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Termination Lawful Even Though Based on a Lie

Posted Tuesday, August 13, 2019 6:27 am

Electrolux’s termination of a union supporter was lawful according to the National Labor Relations Board (“NLRB” or “Board”) even though the stated reason for her discharge was fabricated.  Electrolux and Mason (August 2, 2019).

Factual Background

J’Vada Mason worked in the materials department of Electrolux Home Products, Inc.  In 2015 and 2016, Mason actively participated in union organizing drives.  In September 2016, Electrolux held a meeting to discuss its opposition to the organizing efforts of the International Brotherhood of Electrical Workers (“Union”).  At the end of the meeting, Mason stood up and challenged the anti-union statements made by Electrolux plant manager, Sebastian Gulka.  Gulka and another manager told her to “shut up.”

In October 2016, the Union was certified as the exclusive collective-bargaining representative.  Negotiations began in January 2017, and Mason served as one of six employees on the Union’s bargaining committee.

On April 28, 2017, Mason’s superior asked her to deliver microwaves to the assembly line.  Mason failed to do so.  An insubordination investigation followed, which resulted in Electrolux terminating Mason on May 5, 2017.  Mason filed a charge against Electrolux alleging that she was discharged because of her union activity, in violation of the National Labor Relations Act (“Act”).  The General Counsel issued a complaint a few months later.

Wright Line Analysis

Under the Wright Line analysis, the General Counsel must initially show that the employee’s union activity was a motivating factor in the employer’s decision to discharge the employee.  The burden of persuasion then shifts to the employer to demonstrate that it would have taken the same adverse action even in the absence of the employee’s protected conduct.  According to the Board, “when the [employer]’s stated reasons for its decision are found to be pretextual—that is, false or not in fact relied upon—discriminatory motive may be inferred, but such an inference is not compelled.”  (Italics in original.)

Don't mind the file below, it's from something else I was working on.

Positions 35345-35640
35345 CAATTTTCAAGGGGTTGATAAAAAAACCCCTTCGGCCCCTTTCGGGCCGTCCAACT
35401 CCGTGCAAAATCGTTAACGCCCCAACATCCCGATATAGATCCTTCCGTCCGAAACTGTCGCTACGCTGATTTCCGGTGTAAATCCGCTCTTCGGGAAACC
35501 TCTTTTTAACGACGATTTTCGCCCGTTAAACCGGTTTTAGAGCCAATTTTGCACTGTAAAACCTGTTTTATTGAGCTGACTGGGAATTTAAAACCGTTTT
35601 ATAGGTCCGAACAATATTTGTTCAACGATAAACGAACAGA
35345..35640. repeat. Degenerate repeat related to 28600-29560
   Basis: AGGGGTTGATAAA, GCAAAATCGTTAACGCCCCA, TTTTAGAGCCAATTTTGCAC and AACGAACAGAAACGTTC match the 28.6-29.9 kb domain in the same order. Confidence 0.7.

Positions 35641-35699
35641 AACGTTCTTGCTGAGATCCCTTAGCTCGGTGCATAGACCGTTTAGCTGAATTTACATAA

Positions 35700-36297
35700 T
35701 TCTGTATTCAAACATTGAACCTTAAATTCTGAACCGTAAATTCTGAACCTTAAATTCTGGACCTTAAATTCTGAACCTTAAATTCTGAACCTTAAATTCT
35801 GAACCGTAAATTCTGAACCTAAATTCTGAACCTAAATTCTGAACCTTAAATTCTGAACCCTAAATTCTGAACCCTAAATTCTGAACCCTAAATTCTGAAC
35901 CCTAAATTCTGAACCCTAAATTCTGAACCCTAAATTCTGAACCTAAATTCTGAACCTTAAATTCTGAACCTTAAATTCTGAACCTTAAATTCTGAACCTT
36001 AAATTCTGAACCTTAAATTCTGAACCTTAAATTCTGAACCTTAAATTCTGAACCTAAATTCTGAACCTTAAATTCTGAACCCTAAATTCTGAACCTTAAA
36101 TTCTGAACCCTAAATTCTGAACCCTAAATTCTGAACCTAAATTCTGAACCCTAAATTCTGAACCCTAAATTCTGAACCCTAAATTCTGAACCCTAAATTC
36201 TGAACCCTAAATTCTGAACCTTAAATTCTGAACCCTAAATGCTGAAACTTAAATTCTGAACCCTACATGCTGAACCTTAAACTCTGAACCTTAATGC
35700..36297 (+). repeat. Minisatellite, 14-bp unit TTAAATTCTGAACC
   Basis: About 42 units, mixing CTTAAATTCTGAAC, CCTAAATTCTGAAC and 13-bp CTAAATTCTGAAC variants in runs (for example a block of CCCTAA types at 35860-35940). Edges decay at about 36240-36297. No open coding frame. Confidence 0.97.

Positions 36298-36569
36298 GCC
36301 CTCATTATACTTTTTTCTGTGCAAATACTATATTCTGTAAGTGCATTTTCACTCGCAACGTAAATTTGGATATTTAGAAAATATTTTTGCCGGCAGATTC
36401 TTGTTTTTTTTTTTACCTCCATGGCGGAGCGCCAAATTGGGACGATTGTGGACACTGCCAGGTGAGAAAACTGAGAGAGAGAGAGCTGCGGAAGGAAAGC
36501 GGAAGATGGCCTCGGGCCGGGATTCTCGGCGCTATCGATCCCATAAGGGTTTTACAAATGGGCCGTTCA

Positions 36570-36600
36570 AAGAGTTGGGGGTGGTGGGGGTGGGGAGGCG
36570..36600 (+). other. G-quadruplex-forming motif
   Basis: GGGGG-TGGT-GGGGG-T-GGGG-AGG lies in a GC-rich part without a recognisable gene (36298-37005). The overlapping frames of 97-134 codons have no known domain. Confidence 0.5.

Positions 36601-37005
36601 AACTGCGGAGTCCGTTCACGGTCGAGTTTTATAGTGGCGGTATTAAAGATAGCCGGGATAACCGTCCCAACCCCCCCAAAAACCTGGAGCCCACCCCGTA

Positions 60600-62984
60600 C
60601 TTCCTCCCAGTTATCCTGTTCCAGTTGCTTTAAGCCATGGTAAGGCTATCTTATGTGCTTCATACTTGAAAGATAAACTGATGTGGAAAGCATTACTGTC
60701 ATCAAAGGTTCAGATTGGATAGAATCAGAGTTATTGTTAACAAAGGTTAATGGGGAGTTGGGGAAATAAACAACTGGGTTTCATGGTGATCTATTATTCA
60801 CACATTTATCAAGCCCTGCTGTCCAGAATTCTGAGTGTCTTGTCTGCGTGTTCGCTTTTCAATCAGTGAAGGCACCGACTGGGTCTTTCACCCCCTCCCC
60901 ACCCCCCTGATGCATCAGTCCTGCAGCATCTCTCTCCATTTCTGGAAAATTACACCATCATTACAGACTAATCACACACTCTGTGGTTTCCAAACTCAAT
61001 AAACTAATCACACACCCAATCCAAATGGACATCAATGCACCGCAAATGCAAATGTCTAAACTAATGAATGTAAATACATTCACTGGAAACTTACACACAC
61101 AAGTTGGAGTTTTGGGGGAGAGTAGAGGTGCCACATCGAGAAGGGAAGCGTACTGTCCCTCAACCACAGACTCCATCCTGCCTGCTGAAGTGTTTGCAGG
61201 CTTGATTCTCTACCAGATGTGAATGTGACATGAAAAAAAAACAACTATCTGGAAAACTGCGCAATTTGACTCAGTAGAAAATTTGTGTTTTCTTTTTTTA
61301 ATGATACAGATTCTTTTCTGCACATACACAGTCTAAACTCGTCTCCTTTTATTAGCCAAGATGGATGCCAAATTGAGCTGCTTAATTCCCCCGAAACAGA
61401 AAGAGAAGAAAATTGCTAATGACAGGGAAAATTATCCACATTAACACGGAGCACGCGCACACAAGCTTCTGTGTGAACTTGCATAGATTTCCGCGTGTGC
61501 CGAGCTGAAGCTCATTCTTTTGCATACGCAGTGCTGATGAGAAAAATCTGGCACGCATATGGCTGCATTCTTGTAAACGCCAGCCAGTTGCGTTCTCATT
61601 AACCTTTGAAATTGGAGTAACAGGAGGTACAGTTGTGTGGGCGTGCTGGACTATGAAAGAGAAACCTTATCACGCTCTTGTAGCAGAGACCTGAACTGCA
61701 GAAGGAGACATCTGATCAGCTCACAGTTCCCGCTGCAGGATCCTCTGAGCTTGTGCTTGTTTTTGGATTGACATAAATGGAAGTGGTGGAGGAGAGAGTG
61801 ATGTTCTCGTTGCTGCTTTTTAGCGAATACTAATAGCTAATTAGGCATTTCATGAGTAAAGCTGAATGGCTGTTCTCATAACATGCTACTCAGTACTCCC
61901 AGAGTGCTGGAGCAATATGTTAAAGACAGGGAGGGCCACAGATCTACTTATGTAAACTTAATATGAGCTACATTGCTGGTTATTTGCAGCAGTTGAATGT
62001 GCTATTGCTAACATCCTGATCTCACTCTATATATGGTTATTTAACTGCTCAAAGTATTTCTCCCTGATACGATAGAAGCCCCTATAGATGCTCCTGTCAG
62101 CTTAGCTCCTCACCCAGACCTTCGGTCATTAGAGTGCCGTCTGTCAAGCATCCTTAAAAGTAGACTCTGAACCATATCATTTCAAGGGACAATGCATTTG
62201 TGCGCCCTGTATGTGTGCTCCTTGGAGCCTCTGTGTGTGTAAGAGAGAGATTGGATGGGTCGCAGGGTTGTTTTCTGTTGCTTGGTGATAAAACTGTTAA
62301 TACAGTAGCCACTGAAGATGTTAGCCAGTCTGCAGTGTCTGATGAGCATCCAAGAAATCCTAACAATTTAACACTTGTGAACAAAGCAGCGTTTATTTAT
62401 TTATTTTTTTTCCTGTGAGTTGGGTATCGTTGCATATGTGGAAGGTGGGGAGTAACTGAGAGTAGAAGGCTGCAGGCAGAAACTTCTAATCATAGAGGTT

Board Found Pretext, But No Other Evidence of Union Animus

The Board found that Electrolux’s stated reason for terminating Mason (insubordination) was pretextual based on evidence that Electrolux had imposed lesser discipline on several other employees who were disciplined for insubordination.  However, the Board further found that the General Counsel failed to satisfy his burden of proving that Mason’s union activity was a motivating factor in her discharge.  Rather, “[w]hen an employer has offered a pretextual reason for discharging or disciplining an alleged discriminate, the real reason might be animus against union or protected concerted activities, but then again it might not.  It is possible that the true reason might be a characteristic protected under another statute (such as the employee’s race, gender, religion, or disability), or it could be some other factor unprotected by the Act or any other law . . . .”

The Board found “no basis to infer that [Electrolux] discharged Mason because of her union activities, other than the finding of pretext.”  The September 2016 meeting in which Mason was told to “shut up” did not, according to the Board, establish that Electrolux harbored union animus, and was too remote in time (more than seven months prior to her termination) to infer the discharge was unlawfully motivated.

“First Time in History”

According to the dissent, this case “marks the first time in history the Board has declined to find a violation of the Act when there is clear reason to infer an antiunion motive and no evidence—other than hypotheses spun by the majority itself—of any other lawful motive.”  (Italics in original.)  The dissenting member, the lone Democrat, continued:  “The puzzling outcome here seems to open the door for employers to lie to the Board and get away with it.  I hope that this case is an aberration and not a sign that the majority intends to fundamentally alter the role of pretext in the Wright Line framework.”


While Electrolux prevailed in this case, employers should not assume they can “lie . . . and get away with it.”  The analysis is fact-specific and should be done on a case by case basis, so consult HEC or a legal professional if you are considering termination in a tricky situation.  Certainly, however, it demonstrates the shift to a much more employer-friendly Board.

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